I BLAME SHAUN
By Ismael Santillanes
For the first five years in prison, nothing more closely describes my life as this: I existed. Nothing more. Then I met Gary, incarcerated by then for many years. One day, out for a walk around the prison yard, he pointed out someone whose eyes were lifeless. He pointed out the head tilt, the Buglar-stained fingers, the endemic lifer’s coffee mug, how he moved past others without being noticed. As far as Gary could determine, our subject was walking around without a soul. Then Gary predicted quite honestly, “If you don’t change, you’ll end up like that.” There has been no stronger a catharsis for me to change.
Soon, I landed a job as a college clerk. Within this college program, I met Shaun Griffin, who volunteered his time to run a prison poetry workshop. And so for the next 23 years, Shaun became my mentor, my father, my brother, and my priest. Shaun's first “rule” (what I call The Griffin Imperative) was/is, “Write only what you know.” Now, while that might seem an elementary task, when I first sat to write only what I knew, I failed — quite a few times. Seemed that of the many things I knew, nothing was worth writing about.
Then came a somewhat conceited idea that has driven every line I have written since, “I know me.” So I began to write poems that reflected what I understood then as personal perspectives. Meanwhile, Shaun’s steady hand guided and encouraged the path I had taken. Then I noticed something unexpected.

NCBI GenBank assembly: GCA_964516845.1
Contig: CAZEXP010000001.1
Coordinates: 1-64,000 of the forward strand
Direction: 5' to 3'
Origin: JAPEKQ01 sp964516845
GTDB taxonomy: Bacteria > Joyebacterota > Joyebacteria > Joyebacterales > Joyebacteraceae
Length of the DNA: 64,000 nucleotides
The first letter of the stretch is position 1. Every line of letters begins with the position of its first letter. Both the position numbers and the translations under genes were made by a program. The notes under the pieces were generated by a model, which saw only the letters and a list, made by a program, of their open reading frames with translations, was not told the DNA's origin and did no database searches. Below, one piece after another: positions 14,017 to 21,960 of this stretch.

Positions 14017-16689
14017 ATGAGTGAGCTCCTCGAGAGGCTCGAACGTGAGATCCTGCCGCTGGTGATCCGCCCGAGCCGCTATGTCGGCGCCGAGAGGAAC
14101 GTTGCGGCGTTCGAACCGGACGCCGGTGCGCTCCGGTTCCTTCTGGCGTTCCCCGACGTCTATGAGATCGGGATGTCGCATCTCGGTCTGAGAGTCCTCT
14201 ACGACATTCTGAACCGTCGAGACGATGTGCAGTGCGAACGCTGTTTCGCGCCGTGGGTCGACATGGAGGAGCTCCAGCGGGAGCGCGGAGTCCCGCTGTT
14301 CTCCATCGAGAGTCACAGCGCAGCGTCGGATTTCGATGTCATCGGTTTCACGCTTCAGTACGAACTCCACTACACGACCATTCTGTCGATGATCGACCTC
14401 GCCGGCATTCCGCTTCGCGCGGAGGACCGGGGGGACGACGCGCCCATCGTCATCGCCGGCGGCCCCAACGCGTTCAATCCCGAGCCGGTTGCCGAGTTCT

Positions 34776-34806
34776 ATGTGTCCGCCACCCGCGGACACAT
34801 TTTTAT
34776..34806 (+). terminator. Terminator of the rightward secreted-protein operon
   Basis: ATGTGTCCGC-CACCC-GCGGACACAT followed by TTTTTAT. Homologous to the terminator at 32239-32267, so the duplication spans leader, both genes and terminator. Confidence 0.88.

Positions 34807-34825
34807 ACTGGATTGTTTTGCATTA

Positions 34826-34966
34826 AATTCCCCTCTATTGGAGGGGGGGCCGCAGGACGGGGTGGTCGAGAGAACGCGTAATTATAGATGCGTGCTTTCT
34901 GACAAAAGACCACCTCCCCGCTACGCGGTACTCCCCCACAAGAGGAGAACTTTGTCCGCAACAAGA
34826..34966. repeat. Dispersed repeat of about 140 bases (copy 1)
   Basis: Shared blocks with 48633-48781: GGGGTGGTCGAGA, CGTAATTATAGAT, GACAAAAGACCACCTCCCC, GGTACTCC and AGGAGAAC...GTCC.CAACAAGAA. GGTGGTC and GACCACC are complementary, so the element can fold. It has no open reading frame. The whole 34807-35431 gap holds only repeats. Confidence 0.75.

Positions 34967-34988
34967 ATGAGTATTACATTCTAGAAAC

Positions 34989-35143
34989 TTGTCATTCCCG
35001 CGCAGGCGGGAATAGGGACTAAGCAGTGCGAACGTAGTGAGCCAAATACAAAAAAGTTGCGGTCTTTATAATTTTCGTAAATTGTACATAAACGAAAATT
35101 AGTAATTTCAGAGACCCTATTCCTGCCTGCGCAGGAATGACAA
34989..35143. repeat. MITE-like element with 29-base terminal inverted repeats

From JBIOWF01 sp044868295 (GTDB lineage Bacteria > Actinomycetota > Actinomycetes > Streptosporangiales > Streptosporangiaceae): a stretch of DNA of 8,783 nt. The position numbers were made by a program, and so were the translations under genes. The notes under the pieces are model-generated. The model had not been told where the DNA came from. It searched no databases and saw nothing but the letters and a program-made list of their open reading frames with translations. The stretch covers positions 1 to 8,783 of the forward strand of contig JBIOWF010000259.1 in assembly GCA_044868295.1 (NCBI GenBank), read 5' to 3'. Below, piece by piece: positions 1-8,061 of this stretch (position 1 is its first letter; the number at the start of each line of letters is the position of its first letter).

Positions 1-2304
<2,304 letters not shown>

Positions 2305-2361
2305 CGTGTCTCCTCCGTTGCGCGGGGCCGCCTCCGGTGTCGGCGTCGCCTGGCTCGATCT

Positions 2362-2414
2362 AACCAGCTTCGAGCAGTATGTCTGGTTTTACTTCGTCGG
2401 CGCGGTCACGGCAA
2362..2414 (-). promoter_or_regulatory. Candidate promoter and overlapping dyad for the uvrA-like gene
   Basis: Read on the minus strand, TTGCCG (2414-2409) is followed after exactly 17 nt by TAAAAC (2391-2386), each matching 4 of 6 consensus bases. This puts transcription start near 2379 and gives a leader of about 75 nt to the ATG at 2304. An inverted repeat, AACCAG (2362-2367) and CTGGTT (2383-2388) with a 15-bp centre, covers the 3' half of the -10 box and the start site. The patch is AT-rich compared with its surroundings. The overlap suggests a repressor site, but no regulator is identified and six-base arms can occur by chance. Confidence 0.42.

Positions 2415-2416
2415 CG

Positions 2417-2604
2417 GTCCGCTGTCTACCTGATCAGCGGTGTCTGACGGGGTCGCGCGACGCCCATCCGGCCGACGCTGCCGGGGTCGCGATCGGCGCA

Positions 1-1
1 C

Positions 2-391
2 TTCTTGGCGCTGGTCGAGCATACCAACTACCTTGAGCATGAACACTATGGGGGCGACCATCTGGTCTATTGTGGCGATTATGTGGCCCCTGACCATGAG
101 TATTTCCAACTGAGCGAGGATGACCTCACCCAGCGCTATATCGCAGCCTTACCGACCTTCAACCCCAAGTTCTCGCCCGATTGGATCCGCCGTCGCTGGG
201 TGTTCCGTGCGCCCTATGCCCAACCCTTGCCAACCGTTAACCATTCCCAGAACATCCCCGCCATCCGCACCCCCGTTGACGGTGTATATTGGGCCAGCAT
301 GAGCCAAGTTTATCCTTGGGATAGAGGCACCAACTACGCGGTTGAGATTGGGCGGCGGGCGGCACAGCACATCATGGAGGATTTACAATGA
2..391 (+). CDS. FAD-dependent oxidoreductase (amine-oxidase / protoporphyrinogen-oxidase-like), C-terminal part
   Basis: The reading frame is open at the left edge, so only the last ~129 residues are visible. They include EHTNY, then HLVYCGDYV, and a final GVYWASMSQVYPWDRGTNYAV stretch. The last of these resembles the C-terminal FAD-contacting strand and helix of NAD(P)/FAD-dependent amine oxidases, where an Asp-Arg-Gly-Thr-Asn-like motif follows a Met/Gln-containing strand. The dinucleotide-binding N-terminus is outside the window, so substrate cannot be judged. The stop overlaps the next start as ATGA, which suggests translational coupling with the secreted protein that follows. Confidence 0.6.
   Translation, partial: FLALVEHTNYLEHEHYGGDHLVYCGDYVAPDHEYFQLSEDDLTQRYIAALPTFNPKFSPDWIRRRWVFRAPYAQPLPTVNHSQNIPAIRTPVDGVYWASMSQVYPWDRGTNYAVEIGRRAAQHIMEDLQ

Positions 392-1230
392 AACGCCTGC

The more I wrote, the more I found out how little I actually knew about myself. All my life, I thought, I had been simply doing time, not worrying whether or not what I did or thought or said had any profound meaning. Even the psychological and emotional, falsely stoic, position of simply existing those first five years of incarceration were selfish. I went there because I didn’t want to deal with it.
So here is where poetry saved my life. Like Joseph Campbell said, “It’s the journey…” And so it was (still is) with poetry. The more I sat to write a line, the more I searched for that one concise and transcendent word. Poetry’s succinct quality forced me to search deeper into what I truly wanted to express. That one act was each time a question into who I was. And so the more I wrote, the more I searched, and the more of me I found. It was during that journey of searching for the right word, that I found my own sense of humanity.
I’m still searching.
Ismael Santillanes is a poet, an artist, and a desert dweller. His poetic mindset is xeric, trying to water only those words that need be said. His artistic vision comes from the faces he conjures to the surface. So mote it be.
You can experience the work of Ismael Santillanes in Razor Wire—the current Nevada Humanities Exhibition Series—on display at the Nevada Humanities Program Gallery in Las Vegas through January 23, 2019. He is one of the featured poets and artists participating the Razor Wire exhibition, curated by Shaun T. Griffin. This exhibition showcases recent art and poetry from the Razor Wire Poetry Workshop held at the Northern Nevada Correctional Center in Carson City.